And if Valentine’s Day just isn’t for you…
Bitter about all the lovey-dovey couples? In a relationship yourself but cynical about Valentine’s Day? Sick and tired of giving or receiving chocolate? If you find yourself hating Valentine’s Day for whatever reason, it’s a shame that anti-Valentine events haven’t really taken off in Japan. You could stick with mate-dates (they never expect anything from you if you buy them dinner and are way more likely to ask about your day). Or you could try holding your own anti-Valentine’s party: sing your heart out, wear black, or just continue life as if… well, as if it were a normal day!
If you’re single and looking, perhaps attending a gokon, or group blind date, might be the first step to a future romance. Or why don’t you hit the many bars and clubs in town? If you don’t want to deal with the language barrier, join the Meetup group that is Tokyo International Singles, as they have a number of singles’ Valentine events, but the details are only available to members.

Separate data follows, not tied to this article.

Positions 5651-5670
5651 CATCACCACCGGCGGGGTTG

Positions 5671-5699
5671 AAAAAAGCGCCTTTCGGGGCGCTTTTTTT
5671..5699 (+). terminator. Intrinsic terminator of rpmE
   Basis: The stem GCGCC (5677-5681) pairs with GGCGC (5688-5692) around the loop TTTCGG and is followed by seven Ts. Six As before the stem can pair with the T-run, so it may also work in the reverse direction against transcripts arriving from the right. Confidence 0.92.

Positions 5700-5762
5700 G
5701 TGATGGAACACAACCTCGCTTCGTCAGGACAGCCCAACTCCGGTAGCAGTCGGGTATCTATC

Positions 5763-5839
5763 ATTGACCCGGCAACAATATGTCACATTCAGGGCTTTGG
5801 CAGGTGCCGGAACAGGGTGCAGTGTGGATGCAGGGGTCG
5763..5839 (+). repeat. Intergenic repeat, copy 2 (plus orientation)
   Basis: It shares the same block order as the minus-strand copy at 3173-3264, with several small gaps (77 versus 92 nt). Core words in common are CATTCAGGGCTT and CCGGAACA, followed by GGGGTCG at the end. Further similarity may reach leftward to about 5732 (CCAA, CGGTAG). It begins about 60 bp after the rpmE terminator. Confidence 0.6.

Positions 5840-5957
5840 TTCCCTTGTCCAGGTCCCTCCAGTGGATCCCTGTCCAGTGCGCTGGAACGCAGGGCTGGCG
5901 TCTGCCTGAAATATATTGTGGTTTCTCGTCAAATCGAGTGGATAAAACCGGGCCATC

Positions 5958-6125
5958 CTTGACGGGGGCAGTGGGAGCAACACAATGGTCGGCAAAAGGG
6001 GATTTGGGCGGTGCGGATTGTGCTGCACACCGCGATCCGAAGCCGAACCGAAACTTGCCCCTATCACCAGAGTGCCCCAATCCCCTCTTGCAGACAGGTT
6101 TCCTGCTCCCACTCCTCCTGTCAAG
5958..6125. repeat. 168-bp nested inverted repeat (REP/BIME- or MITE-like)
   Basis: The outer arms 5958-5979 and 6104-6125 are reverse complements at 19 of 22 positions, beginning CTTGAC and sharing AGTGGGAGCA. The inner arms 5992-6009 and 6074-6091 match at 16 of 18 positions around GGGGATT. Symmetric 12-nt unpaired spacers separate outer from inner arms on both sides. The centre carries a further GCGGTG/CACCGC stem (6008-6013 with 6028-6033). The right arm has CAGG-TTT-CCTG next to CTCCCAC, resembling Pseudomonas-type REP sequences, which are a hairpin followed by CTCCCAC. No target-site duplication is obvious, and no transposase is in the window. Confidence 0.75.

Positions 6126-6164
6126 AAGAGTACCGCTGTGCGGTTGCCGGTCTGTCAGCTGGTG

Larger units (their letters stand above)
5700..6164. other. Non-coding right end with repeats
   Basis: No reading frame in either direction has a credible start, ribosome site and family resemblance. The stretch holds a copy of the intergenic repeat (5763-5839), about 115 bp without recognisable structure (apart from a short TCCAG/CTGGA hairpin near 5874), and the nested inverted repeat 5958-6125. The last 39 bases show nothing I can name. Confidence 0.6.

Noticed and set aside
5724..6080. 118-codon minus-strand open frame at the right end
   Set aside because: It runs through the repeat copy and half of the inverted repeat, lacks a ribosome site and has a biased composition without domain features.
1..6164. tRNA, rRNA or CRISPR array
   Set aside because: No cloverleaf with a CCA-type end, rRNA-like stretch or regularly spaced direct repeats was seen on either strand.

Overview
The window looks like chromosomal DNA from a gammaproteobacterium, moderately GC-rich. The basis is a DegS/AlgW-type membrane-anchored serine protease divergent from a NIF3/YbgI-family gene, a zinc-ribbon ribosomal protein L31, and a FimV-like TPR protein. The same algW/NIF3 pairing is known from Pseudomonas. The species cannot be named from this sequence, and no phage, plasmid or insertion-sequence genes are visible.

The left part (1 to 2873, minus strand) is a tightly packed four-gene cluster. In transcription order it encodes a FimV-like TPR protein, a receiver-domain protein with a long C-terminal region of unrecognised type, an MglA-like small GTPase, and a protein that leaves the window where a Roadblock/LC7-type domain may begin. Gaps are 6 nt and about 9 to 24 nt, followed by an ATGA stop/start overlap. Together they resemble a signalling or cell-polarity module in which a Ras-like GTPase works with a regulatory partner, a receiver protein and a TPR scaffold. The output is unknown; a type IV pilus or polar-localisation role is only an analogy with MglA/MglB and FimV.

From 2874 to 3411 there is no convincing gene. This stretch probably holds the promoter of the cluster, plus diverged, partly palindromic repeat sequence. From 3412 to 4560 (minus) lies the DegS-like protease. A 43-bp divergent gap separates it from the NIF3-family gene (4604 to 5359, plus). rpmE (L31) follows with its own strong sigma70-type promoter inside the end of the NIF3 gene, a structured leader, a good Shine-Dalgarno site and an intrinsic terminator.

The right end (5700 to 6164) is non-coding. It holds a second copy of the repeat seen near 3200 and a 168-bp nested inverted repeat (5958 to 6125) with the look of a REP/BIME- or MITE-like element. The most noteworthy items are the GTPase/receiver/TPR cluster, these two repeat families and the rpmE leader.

If you’re a couple who aren’t keen on super-cute Valentine’s Day stuff or an dating someone new, here are some more normal date ideas in Tokyo. You can just treat it like any other weekend and go do something fun, like playing with cats at Nekobukuro (they have couple tickets all-year round)! And check out some of the events we’ve mentioned: after all, plum blossoms and stair-climbing aren’t specifically tied to Valentine’s Day in the first place, are they?